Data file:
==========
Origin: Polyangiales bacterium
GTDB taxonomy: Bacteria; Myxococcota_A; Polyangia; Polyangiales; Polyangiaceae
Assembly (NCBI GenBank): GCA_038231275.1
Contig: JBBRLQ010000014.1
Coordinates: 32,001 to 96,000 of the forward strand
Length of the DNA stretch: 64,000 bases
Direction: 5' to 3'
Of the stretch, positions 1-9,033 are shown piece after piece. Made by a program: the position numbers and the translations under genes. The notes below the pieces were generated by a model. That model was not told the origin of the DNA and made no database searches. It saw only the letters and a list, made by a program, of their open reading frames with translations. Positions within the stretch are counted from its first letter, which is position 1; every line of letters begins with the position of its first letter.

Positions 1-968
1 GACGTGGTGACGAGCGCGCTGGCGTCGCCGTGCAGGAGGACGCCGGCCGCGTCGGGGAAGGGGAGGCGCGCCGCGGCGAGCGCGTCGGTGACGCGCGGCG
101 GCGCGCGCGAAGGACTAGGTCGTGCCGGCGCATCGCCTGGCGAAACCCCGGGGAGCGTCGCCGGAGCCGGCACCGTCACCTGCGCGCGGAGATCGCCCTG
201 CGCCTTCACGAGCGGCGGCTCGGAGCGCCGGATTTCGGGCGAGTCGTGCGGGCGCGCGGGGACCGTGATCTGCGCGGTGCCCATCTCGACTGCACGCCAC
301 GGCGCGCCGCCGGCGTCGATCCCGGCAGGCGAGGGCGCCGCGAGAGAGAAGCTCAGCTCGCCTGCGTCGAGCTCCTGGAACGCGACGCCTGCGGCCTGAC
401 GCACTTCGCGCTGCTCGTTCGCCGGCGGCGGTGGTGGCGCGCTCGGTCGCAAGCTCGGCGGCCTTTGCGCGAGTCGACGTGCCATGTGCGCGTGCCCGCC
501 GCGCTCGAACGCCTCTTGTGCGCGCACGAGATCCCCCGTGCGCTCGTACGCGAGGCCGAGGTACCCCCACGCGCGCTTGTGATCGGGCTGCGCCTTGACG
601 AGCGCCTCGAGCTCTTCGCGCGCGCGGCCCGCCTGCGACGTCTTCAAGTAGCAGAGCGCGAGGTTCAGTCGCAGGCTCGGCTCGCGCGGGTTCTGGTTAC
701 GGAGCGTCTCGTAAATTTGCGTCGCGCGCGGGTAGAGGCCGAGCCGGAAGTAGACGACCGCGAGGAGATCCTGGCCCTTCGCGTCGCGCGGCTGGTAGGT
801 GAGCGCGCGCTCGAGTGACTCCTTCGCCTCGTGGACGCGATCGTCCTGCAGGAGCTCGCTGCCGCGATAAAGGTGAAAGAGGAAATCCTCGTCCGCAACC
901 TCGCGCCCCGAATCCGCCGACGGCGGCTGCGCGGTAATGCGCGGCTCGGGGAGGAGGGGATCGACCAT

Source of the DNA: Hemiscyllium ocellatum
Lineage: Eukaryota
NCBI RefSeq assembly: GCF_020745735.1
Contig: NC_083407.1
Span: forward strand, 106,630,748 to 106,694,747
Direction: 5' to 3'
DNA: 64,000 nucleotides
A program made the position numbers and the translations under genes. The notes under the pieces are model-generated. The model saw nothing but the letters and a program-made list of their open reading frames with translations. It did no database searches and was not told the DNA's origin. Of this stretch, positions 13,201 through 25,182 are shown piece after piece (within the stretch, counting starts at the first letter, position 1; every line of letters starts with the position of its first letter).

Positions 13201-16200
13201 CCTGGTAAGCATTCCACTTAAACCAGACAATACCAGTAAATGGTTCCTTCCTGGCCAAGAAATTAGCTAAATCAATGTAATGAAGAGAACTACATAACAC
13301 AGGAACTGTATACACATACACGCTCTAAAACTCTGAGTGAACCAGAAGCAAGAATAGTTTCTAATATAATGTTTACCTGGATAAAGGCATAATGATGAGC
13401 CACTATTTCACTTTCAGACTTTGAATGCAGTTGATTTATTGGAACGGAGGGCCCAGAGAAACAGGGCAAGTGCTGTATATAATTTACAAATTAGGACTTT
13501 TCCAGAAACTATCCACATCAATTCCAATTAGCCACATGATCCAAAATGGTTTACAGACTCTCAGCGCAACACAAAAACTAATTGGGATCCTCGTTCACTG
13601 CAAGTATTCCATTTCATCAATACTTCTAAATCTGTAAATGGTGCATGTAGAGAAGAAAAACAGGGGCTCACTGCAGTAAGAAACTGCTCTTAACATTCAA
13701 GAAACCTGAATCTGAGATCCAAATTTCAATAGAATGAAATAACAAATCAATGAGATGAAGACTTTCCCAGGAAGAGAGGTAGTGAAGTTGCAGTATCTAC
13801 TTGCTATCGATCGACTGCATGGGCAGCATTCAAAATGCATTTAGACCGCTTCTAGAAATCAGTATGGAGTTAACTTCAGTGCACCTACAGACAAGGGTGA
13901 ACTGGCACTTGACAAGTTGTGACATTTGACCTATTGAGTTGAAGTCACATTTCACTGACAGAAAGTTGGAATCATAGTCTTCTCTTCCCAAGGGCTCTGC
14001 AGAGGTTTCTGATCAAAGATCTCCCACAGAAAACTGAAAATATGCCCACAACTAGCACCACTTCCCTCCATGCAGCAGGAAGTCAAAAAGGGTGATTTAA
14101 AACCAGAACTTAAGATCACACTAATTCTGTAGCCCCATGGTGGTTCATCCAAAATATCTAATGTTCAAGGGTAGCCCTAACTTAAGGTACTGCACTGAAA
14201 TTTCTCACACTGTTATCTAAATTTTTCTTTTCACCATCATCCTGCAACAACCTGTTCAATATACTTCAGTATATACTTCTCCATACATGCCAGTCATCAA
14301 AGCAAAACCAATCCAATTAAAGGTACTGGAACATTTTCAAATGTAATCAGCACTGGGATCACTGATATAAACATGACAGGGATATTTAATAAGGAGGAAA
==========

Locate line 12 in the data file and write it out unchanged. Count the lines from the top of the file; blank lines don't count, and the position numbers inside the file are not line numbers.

201 CGCCTTCACGAGCGGCGGCTCGGAGCGCCGGATTTCGGGCGAGTCGTGCGGGCGCGCGGGGACCGTGATCTGCGCGGTGCCCATCTCGACTGCACGCCAC